The Top Religious, Cultural, and Historic Sites to Visit in Bahrain

What places do you consider most holy and special? Why?

The nation of Bahrain is home to a variety of sites of great historical and cultural value. The region has been inhabited for thousands of years by many different cultures. There are holy sites to multiple religions, natural wonders, and historical places that can be experienced when visiting Bahrain.

  1. Al-Fateh Grand Mosque, Manama: This beautiful mosque is one of the largest in the world. It was built in 1987 in honor of Sheikh Ahmed Bin Muhammad Bin Khalifa. It was constructed from materials from all around the world, with marble from Italy, glass from Austria, and wood from India. In 2006 the National Library of Bahrain was moved inside the mosque, where thousands of rare books are held.
  2. Al Khamis Mosque, Manama: This is the oldest mosque in Bahrain, initially constructed in 692, it has been rebuilt several times throughout the centuries. Its signature feature is a pair of identical minarets.
  3. Siydai Mosque, Muharraq: This mosque is part of the Siyadi complex, a group of buildings constructed by Bahrain’s most influential family of pearl merchants. They constructed the mosque in 1865, it has elaborate decorations typical for the pearling era of Bahrain. The mosque is part of the Bahrain pearling trail, a noted UNESCO World Heritage Site.
  4. Bahrain Synagogue, Manama: Bahrain is one of the only Arab countries in the Persian Gulf that has a synagogue. The synagogue is a small unmarked building in a commercial district. It was built in the early 1900s to serve the small Jewish community in Bahrain. The Jewish community peaked at 1,500 and has diminished to only a handful. At times the synagogue fell into disuse, but in recent years has seen it being used again.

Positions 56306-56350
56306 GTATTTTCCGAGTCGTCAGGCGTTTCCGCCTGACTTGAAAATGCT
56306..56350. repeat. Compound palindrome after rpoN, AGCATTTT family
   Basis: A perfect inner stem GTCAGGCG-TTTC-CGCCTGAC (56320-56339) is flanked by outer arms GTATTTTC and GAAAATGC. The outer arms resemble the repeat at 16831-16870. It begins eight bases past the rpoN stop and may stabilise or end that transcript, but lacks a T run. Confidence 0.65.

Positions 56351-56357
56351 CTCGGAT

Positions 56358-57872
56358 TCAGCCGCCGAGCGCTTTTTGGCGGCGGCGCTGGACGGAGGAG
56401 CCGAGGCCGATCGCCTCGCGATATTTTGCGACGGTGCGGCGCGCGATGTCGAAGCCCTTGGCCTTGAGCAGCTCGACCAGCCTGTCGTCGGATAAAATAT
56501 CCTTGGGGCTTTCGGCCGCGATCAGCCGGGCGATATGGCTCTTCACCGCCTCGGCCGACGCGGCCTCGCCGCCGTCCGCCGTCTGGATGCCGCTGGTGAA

5. Saint Christopher’s Cathedral, Manama: This Awali Anglican Church was built in 1953. Anglicans first came to Bahrain as part of missionary trips in the 1860s. The community slowly grew, and they eventually secured the money and resources to build a church. In the 1980s the church was elevated to the rank of cathedral.
  6. Matam Ajam Al Kabeer Mosque, Manama: This beautiful mosque blends Persian and Arabian architectural. The outside of the mosque is covered in blue tiles inscribed with quotes from the Quran.
  7. Qal’at al Bahrain/the Fort of Bahrain, Karbabad: This archaeological site is a UNESCO World Heritage Site. This area of the site was occupied from 2300 BC to the 1500s AD, different civilizations literally building on top of each other. The oldest constructions were mounds built by the ancient Dilmun empire, the most recent is that actual fort itself which was made by the Portuguese. The site was also occupied by the Greeks, Kassites, and Persians. Antiquities uncovered here have offered important historical information on eras as far back as the bronze age.
  8. The Tree of Life: Also known as the Sharajat-al-Hayat this 32-foot-tall mesquite tree has thrived in the middle of a remote desert. Despite there being no visible water source, this tree has lived for over 400 years. There is no definitive explanation of how the tree has been able to survive. Some believe that the ancient god Enki protects it while others say it marks the spot of what was once the Garden of Eden.
  9. Barbar Temple, Barbar: The ruins of several ancient temples have been found in the village of Barbar. The ruins range in age from 3000 BC to 2000 BC. They are believed to be part of the ancient Dilmun culture. The temples contained multiple altars and had natural water springs. It is believed that they were constructed to worship Enki, the god of wisdom and fresh water.
  10. Bab Al Bahrain, Manama: This building is located at the entrance to the main souq (market) in Manama. The building was constructed in 1949 and once served as the offices of many of the city’s government agencies. The building’s most famous feature is the double archway through which visitors can access the sprawling marketplace.